TITLE

Defense Contracting: GAO-08-169

PUB. DATE
March 2008
SOURCE
GAO Reports;3/10/2008, p1
SOURCE TYPE
Government Document
DOC. TYPE
Article
ABSTRACT
Many defense contractor employees work side-by-side with federal employees in Department of Defense (DOD) facilities performing substantially the same tasks affecting billions in DOD spending. Given concerns with protecting the integrity of DOD operations, GAO was asked to assess (1) how many contractor employees work in DOD offices and what type of mission-critical contracted services they perform, (2) what safeguards there are to prevent personal conflicts of interest for contractor employees when performing DOD's tasks, and (3) whether government and defense contractor officials believe additional safeguards are necessary. GAO reviewed conflicts of interest laws and policies and interviewed ethics officials and senior leaders regarding applicability to DOD federal and contractor employees. GAO judgmentally selected and interviewed officials at 21 DOD offices with large contractor workforces, and 23 of their contractors. Indications are that significant numbers of defense contractor employees work alongside DOD employees in the 21 DOD offices GAO reviewed. At 15 offices, contractor employees outnumbered DOD employees and comprised up to 88 percent of the workforce. Contractor employees perform key tasks, including developing contract requirements and advising on award fees for other contractors. In contrast to federal employees, few government ethics laws and DOD-wide policies are in place to prevent personal conflicts of interest for defense contractor employees. Several laws and regulations address personal conflicts of interest, but just one applies to both federal and contractor employees. Some DOD offices and defense contractor companies are voluntarily adopting safeguards. For example, realizing the risk from personal conflicts of interest for particularly sensitive areas, the 19 DOD offices GAO reviewed that used contractor employees in the source selection process all use safeguards such as contract clauses that prohibit contractor employees' participation in a DOD procurement affecting a personal financial interest. In certain other tasks, only 3 of the 23 defense contractors GAO reviewed had safeguards requiring employees to identify potential conflicts of interest so they can be mitigated. In general, government officials believed that current requirements are inadequate to prevent conflicts from arising for certain contractor employees influencing DOD decisions, especially financial conflicts of interest and impaired impartiality. Some program managers and defense contractor officials expressed concern that adding new safeguards will increase costs. But ethics officials and senior leaders countered that, given the risk associated with personal conflicts of interest and the expanding roles that contractor employees play, such safeguards are necessary.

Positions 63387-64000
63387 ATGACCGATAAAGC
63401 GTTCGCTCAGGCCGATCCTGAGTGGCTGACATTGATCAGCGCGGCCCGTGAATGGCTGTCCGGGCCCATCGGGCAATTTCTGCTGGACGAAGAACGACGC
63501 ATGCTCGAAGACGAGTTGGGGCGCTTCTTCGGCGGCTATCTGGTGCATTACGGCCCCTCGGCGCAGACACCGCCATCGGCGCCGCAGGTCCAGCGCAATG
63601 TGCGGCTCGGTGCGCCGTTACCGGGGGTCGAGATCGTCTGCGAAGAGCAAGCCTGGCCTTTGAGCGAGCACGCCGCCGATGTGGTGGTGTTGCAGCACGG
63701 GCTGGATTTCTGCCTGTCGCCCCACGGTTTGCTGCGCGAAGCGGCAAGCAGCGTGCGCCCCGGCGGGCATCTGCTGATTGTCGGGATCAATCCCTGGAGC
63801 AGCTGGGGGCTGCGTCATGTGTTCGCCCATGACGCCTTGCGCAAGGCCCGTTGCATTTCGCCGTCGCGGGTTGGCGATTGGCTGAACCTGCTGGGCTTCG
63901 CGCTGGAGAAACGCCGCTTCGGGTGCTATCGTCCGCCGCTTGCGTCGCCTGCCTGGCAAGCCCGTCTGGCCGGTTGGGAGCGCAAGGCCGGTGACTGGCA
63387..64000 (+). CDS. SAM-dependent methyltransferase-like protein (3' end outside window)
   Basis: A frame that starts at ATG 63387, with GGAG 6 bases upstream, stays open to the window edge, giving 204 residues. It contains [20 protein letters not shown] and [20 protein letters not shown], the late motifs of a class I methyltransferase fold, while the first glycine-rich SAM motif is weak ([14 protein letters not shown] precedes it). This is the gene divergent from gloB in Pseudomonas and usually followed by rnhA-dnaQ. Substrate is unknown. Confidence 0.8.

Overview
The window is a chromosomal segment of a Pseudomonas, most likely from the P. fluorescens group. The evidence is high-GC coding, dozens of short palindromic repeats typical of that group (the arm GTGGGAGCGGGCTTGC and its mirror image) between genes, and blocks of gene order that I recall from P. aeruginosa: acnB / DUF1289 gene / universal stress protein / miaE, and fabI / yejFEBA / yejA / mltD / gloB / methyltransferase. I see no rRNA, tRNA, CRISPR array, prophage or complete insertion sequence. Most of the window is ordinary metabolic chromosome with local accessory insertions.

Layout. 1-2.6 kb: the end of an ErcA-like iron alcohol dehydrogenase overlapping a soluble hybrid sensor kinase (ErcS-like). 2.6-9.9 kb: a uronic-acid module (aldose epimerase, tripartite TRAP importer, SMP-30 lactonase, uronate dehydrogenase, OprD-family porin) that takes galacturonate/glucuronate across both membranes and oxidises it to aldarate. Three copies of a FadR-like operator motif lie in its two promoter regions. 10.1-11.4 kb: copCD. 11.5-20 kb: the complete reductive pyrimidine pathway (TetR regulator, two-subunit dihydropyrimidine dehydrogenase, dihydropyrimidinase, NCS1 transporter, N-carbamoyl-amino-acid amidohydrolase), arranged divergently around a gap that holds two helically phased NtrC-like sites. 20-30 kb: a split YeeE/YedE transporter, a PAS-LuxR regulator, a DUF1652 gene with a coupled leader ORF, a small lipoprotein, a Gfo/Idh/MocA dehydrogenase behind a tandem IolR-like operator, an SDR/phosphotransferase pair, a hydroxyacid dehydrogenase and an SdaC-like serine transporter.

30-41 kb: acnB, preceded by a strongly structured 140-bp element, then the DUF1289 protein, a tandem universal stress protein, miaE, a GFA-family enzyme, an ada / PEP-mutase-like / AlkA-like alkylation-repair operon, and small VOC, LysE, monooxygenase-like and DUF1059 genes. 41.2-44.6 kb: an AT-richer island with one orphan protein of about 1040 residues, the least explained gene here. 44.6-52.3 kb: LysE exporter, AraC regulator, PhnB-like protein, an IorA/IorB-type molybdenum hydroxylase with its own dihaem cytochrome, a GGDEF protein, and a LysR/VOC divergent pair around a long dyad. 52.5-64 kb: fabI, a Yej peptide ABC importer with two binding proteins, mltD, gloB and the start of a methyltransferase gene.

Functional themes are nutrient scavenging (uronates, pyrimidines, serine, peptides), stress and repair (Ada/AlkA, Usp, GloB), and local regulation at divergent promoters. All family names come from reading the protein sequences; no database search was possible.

ACCESSION #
31272226

 

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